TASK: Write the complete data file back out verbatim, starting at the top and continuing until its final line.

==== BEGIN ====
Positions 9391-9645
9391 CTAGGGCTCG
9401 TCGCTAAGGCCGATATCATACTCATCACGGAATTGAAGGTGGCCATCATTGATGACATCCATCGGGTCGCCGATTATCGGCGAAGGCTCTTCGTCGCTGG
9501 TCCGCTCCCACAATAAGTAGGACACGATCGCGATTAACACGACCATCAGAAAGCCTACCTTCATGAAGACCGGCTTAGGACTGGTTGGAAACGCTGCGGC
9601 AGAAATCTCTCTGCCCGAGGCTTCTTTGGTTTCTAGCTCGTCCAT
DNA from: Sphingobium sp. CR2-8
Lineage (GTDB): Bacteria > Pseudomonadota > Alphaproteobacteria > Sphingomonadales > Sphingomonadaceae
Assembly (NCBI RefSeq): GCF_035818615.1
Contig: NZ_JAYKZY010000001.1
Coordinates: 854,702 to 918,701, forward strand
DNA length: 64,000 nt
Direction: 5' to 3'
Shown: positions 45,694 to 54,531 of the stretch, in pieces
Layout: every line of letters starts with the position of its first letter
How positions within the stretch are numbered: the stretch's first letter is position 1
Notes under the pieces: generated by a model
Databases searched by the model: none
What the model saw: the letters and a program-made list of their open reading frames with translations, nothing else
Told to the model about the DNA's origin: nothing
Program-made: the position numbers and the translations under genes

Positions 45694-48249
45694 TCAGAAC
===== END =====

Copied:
Positions 9391-9645
9391 CTAGGGCTCG
9401 TCGCTAAGGCCGATATCATACTCATCACGGAATTGAAGGTGGCCATCATTGATGACATCCATCGGGTCGCCGATTATCGGCGAAGGCTCTTCGTCGCTGG
9501 TCCGCTCCCACAATAAGTAGGACACGATCGCGATTAACACGACCATCAGAAAGCCTACCTTCATGAAGACCGGCTTAGGACTGGTTGGAAACGCTGCGGC
9601 AGAAATCTCTCTGCCCGAGGCTTCTTTGGTTTCTAGCTCGTCCAT
DNA from: Sphingobium sp. CR2-8
Lineage (GTDB): Bacteria > Pseudomonadota > Alphaproteobacteria > Sphingomonadales > Sphingomonadaceae
Assembly (NCBI RefSeq): GCF_035818615.1
Contig: NZ_JAYKZY010000001.1
Coordinates: 854,702 to 918,701, forward strand
DNA length: 64,000 nt
Direction: 5' to 3'
Shown: positions 45,694 to 54,531 of the stretch, in pieces
Layout: every line of letters starts with the position of its first letter
How positions within the stretch are numbered: the stretch's first letter is position 1
Notes under the pieces: generated by a model
Databases searched by the model: none
What the model saw: the letters and a program-made list of their open reading frames with translations, nothing else
Told to the model about the DNA's origin: nothing
Program-made: the position numbers and the translations under genes

Positions 45694-48249
45694 TCAGAAC